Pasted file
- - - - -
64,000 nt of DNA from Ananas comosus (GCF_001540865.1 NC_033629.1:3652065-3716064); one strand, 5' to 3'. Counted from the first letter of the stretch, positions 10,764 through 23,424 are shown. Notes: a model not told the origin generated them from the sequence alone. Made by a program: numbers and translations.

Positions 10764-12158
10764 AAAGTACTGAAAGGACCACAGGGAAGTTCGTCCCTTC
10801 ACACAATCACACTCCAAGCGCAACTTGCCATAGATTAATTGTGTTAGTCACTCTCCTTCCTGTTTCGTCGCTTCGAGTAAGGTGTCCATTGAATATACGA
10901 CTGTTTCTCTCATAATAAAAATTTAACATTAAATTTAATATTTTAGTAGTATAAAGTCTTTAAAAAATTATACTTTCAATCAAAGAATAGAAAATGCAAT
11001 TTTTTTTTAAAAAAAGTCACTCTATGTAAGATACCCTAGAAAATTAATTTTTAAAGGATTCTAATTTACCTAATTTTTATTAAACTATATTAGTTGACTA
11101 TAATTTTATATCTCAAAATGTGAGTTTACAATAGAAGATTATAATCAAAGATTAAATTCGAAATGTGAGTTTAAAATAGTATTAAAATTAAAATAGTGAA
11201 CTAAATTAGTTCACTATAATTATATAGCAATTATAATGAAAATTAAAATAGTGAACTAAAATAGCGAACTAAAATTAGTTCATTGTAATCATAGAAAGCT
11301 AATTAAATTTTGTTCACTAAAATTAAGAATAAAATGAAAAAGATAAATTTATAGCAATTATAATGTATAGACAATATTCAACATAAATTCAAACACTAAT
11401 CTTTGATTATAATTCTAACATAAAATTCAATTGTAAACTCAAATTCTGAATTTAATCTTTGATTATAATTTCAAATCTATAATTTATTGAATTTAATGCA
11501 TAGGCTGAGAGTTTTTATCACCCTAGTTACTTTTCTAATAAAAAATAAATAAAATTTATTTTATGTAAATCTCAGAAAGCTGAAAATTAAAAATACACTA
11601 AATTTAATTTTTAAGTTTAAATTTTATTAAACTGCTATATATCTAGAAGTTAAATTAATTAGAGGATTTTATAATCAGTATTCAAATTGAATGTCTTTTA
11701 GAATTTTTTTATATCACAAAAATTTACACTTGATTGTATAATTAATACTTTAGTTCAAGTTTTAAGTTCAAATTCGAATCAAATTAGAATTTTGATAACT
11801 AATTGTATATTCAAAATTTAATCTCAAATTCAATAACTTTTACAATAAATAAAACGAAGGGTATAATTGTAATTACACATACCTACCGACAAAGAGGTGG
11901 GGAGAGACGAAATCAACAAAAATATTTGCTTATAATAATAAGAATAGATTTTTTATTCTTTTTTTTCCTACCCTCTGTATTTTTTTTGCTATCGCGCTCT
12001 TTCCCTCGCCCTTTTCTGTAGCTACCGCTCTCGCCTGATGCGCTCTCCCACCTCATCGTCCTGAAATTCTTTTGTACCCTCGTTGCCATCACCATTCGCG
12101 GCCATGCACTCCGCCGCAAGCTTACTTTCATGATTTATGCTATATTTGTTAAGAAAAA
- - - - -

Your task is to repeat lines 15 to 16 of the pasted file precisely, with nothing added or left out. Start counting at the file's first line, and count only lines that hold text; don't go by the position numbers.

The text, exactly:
11901 GGAGAGACGAAATCAACAAAAATATTTGCTTATAATAATAAGAATAGATTTTTTATTCTTTTTTTTCCTACCCTCTGTATTTTTTTTGCTATCGCGCTCT
12001 TTCCCTCGCCCTTTTCTGTAGCTACCGCTCTCGCCTGATGCGCTCTCCCACCTCATCGTCCTGAAATTCTTTTGTACCCTCGTTGCCATCACCATTCGCG